President Joseph E. Aoun has been named to the American Council on Education’s Presidential Innovation Lab, a new national initiative to explore opportunities in disruptive innovations in higher education and design solutions to increase the number of Americans able to earn a college degree.
Aoun, the former board chair of ACE, is one of 14 presidents and chancellors leading the Presidential Innovation Lab. Inspired by recent innovations in higher education such as massive open online courses—also known as MOOCs—the group will engage in proactive thought leadership and guide a national dialogue about potential new academic and financial models that can help close attainment gaps, including those among non-traditional students and low-income young adults.
“This is an opportunity for senior higher education leaders to engage in comprehensive and critical thinking about the potential of this new learning modality to boost attainment levels, particularly among older, post-traditional students, low-income young adults and other underserved students,” said ACE President Molly Corbett Broad.
“Globalization and the new demands of the knowledge economy have created large populations of non-traditional students,” said President Aoun. “We need non-traditional learning models in higher education to meet their needs. I look forward to this strategic partnership with my colleagues from great institutions to devise innovative solutions for lifelong learners.”
A global thought-leader on critical issues in higher education, Aoun is a longtime advocate for the strength and diversity of the American system of higher education, which, he often says, “remains the envy of the world.”
The Presidential Innovation Lab will explore how newer educational innovations could be used by students toward degree completion. The group will also assess the potential impact of such innovations on the fundamental design and delivery of instruction and the underlying financing models for all of higher education.
“The work of the Presidential Innovation Lab, supported by the Bill & Melinda Gates Foundation, will guide a national dialogue about the type of academic and financial models that might grow out of the current high level of interest in MOOCs and other new technologies and learning methods,” added Cathy A. Sandeen, ACE vice president for education attainment and innovation.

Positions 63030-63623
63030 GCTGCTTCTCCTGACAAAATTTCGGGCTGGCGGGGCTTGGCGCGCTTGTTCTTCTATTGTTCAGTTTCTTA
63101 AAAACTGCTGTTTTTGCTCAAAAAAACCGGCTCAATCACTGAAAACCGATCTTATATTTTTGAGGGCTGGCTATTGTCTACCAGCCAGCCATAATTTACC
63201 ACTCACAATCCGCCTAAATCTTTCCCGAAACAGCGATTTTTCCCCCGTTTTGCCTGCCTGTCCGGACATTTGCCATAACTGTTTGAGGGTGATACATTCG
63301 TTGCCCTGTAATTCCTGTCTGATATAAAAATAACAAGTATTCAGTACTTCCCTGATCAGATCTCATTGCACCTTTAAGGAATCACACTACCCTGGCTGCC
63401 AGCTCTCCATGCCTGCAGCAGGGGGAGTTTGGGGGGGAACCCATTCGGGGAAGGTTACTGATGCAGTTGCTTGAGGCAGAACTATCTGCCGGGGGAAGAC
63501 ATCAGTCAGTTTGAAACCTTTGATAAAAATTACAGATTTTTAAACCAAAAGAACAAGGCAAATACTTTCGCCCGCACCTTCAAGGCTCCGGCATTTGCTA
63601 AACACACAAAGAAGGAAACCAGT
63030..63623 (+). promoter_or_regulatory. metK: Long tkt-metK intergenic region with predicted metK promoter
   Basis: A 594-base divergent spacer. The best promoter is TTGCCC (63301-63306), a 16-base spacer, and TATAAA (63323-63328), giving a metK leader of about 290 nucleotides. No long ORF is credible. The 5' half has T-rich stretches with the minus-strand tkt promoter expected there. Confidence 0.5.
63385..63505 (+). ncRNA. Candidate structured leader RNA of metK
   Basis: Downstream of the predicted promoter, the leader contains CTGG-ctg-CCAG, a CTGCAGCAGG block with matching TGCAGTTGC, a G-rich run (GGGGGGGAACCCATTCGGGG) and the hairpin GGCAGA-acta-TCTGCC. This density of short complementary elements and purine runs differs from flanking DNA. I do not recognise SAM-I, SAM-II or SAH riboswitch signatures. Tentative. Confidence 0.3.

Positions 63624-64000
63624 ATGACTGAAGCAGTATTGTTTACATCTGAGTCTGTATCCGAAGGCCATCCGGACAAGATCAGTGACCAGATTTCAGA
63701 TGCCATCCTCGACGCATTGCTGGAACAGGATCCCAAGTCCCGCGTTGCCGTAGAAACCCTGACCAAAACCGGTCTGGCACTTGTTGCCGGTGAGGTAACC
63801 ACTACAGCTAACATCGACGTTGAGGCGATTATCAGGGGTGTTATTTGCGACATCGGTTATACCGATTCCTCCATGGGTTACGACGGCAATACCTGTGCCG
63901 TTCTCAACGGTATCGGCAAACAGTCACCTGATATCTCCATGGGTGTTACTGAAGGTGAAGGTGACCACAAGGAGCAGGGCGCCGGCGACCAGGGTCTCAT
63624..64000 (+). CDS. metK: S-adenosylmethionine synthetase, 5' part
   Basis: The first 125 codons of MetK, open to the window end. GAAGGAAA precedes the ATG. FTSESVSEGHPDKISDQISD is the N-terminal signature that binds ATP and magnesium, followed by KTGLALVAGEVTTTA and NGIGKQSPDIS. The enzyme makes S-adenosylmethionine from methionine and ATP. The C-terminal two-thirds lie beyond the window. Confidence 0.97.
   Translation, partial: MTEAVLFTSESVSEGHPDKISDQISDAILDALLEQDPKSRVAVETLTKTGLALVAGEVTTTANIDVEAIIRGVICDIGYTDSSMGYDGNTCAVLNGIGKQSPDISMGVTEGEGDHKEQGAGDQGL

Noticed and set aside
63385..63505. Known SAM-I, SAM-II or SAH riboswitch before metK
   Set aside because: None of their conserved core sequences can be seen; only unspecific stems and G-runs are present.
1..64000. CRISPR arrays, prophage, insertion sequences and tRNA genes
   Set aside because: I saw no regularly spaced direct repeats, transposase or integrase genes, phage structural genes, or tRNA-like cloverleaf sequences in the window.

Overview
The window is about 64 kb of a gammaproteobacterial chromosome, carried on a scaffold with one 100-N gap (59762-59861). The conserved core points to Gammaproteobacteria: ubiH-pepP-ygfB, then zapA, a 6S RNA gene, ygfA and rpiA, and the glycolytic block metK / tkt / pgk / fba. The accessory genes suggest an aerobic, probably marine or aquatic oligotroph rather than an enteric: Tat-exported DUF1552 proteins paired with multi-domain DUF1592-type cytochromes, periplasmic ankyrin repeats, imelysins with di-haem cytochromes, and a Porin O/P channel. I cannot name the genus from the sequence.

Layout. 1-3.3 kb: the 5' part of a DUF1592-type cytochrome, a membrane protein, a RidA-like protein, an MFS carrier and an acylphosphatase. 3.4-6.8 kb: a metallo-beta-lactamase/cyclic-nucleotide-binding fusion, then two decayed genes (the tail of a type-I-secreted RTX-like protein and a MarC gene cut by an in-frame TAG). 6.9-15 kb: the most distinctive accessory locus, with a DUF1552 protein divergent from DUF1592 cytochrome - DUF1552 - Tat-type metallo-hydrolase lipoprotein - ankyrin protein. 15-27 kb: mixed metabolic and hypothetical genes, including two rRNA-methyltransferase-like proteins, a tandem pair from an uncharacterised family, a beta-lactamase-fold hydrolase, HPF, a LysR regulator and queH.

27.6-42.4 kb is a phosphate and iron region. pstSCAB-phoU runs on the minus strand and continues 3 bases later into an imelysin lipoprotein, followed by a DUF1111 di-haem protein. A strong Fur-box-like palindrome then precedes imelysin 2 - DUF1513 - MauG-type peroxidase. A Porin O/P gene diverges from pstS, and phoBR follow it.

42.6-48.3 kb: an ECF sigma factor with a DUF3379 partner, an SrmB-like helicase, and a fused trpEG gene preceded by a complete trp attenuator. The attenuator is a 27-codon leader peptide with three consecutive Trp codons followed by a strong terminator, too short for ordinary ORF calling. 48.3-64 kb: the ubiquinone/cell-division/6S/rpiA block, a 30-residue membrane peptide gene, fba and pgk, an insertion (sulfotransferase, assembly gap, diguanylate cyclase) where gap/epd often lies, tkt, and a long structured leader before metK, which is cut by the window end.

ACE is the largest organization representing more than 1,600 college and university presidents, and more than 200 related associations, nationwide. It provides leadership on key higher education issues and influences public policy through advocacy. The Presidential Innovation Lab is part of a wide-ranging research and evaluation effort examining the academic potential of MOOCs.
Also participating in the Presidential Innovation Lab are:
- Chris Bustamante, president, Rio Salado College (Ariz.)
- Scott S. Cowen, president, Tulane University (La.)
- Michael M. Crow, president, Arizona State University
- John F. Ebersole, president, Excelsior College (N.Y.)
- Renu Khator, president, University of Houston and chancellor, University of Houston System (Texas)
- Paul J. LeBlanc, president, Southern New Hampshire University
- Robert W. Mendenhall, president, Western Governors University (Utah)
- Mohammad H. Qayoumi, president, San Jose State University (Calif.)
- Vincent Price, provost, The University of Pennsylvania
- L. Rafael Reif, president, Massachusetts Institute of Technology
- Kevin P. Reilly, president, University of Wisconsin System
- Clayton Spencer, president, Bates College (Maine)
- Linda M. Thor, chancellor, Foothill-De Anza Community College District (Calif.)
The group’s initial session will be held July 21–23 at the Institute for the Future in Palo Alto, Calif., an independent, nonprofit research organization that will help guide the work of the Presidential Innovation Lab. A second two-day meeting will take place in Washington, D.C., in October.